Around the same time we arrived, a young man also came up on his motorbike. I chatted with him for some time and it was he who told me about the Haruan in the estates. He lived about 30 or 40km away but worked not far from here and he was going to enjoy a dip here before starting his afternoon shift.
He was a very chatty bloke and mentioned another set of falls, much more spectacular, near Sungai Bayor. He gave me some confusing directions and we said we would check it out later.
I often travel with my feet clad only in sandals and the advantage to this is that you can go wading in them or take them off quickly if necessary. The water looked particularly inviting and so I took the sandals off and wandered into and across one of the pools and clambered onto a dry part of the rocks, the water cascading down on my left.
Poor Mei was being bitten half to death by mosquitoes (she seems to attract them worse than flies to syrup) and when I’d finally convinced her to take her hiking boots off and follow me, she found the cold river water to be quite a salve for the bites.
|We spied this in a tree near where we parked. We found his cousin on the other side of the river too.|
|Mei cooling off her many mosquito bites.|
They clambered up behind us to where the water was more still and in a large pool and there they splashed about. Beyond them the river seemed quite flat and flowed at a sedate pace.
We eventually got back to our car, waving goodbye to our friend who was drying himself off. What a wonderful place this is where one can splash about and relax in a mountain stream before heading off to work!
|Our helpful friend enjoying himself before work.|
|Upcoming tiny chalets|
|Provide a bin and still this happens. Sigh.|
|Not a lot of space to picnic but sufficient, I think. And the pools are reasonably shallow in many spots.|
In Search of a waterfall with no nameOur friend’s instructions were not very clear though I caught bits including some mention of a fork. We took the main road out and after what I recognised was his first landmark, we promptly could no longer correlate any of what we could see to what we could remember… We went past some very nice properties along this road and just had to stop every now and then to snap a picture. We eventually got to Sungai Bayor and at the junction where SK Sg Bayor is, we took a right turn, following the narrow road in. The road was shaded on both sides and every once in a while there’d be a branch off to the right. We seemed to have, by chance, rediscovered his trail for this seemed familiar. Or perhaps it was just happy circumstance that led us down this road.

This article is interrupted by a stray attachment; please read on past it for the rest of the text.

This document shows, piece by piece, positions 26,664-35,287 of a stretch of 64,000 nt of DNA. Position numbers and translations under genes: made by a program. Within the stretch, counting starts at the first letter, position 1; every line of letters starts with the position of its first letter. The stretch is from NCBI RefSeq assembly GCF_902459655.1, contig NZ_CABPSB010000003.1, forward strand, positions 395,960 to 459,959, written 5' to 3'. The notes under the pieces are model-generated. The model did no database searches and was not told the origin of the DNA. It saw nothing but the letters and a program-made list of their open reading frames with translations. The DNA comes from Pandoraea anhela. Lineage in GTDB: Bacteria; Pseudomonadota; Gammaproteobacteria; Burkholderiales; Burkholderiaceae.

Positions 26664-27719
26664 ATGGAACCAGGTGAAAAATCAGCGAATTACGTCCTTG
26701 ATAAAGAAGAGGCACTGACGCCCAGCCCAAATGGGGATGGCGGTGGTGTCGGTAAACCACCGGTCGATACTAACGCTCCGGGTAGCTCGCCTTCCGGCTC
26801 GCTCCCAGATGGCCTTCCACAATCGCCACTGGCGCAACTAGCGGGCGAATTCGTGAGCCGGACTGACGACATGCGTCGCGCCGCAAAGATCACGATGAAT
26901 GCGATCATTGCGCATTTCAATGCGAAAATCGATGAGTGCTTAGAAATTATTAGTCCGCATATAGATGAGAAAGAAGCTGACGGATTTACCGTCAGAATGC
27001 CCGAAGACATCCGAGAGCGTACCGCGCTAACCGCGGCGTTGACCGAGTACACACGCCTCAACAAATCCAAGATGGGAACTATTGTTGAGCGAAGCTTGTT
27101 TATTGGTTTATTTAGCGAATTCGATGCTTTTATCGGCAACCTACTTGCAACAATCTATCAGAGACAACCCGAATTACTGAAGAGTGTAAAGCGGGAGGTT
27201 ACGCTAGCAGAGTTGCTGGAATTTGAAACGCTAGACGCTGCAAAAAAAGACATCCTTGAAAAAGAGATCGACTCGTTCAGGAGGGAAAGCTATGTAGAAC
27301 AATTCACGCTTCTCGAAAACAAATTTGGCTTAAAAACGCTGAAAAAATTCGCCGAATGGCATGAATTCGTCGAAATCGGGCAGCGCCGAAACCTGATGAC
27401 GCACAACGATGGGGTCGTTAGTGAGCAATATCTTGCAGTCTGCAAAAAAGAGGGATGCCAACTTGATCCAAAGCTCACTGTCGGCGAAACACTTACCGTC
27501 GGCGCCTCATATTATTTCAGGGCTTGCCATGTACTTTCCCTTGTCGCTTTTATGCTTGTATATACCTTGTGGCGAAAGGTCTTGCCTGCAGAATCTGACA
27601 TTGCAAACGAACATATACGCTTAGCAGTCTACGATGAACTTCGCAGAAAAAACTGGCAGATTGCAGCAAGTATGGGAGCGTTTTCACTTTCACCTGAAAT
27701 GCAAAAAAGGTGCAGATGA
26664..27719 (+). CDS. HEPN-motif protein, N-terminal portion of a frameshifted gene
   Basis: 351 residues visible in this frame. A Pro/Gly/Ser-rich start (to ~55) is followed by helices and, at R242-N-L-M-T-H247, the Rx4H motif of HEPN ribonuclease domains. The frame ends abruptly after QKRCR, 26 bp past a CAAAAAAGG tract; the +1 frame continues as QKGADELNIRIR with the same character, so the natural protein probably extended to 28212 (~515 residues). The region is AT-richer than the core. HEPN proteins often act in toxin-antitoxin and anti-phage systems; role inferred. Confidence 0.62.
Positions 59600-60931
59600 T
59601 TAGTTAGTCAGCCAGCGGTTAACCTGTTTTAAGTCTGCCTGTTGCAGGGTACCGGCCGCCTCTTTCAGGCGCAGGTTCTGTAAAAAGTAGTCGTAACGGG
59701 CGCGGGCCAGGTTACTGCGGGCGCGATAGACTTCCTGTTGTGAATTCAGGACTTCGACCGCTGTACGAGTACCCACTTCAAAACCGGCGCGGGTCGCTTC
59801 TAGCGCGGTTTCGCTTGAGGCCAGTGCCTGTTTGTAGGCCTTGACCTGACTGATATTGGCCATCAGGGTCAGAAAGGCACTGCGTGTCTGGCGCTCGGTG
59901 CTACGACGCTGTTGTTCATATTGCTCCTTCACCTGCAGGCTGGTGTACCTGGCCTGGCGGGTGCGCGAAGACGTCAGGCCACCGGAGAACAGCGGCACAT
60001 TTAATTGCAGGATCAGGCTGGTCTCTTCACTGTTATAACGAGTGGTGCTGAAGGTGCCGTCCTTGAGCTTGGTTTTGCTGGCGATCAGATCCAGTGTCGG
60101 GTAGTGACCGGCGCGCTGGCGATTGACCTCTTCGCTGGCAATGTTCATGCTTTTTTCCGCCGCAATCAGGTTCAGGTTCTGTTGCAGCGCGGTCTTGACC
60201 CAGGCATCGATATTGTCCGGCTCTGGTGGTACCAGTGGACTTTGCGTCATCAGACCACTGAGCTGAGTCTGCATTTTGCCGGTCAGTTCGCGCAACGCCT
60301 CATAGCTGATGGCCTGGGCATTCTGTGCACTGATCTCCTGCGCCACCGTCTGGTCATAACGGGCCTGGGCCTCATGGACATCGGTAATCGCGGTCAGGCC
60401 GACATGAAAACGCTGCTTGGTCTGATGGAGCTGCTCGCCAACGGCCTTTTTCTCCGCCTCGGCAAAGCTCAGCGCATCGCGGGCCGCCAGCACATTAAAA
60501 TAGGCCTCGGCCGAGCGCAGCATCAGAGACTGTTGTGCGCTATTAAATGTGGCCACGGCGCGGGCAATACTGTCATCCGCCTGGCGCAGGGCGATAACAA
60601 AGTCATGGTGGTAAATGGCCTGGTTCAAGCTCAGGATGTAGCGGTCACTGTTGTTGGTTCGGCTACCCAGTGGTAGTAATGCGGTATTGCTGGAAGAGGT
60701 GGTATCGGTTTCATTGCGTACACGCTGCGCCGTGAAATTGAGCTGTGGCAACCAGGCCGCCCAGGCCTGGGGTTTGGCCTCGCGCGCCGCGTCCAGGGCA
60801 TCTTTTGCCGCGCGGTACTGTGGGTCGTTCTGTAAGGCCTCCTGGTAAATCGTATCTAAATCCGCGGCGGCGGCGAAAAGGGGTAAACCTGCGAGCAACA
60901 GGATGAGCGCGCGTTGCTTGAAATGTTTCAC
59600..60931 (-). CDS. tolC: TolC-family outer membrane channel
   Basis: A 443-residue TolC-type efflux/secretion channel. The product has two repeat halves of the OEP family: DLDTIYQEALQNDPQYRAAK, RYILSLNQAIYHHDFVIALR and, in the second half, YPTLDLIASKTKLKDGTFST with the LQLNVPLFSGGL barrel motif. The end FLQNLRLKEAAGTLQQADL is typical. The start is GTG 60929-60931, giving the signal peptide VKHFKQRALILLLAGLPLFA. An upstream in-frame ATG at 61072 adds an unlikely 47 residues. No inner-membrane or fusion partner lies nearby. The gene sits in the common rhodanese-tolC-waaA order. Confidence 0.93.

He had mentioned a fork in the road and at what I thought was the one he had mentioned, we took a left and at the very end there was a clearing, a couple of concrete shelters and even a tarmac area for parking. A river ran beside the road and this tarmac area and up ahead, beyond the shelter, we could see and hear a mid-sized waterfall, its water crashing down over a rock face onto a pool which then spilled over and ran off as the small river beside us.
|A tiny chapel not far from Alor Pongsu.|
|Beautiful properties not far from Sg Bayor.|
|...where the buffalo roam...|
|The tarmac area on the left and the river with the lower falls beyond it.|
|Interesting patterns in the rock|
|Following the trail upwards|
A trail went upwards on the left of the last shelter, its clayey surface wide enough for a very narrow car but seemingly much too steep and slippery for ours. We asked a bunch of kids lounging about on their motorbikes nearby where the trail went. They weren’t sure so we decided to find out for ourselves.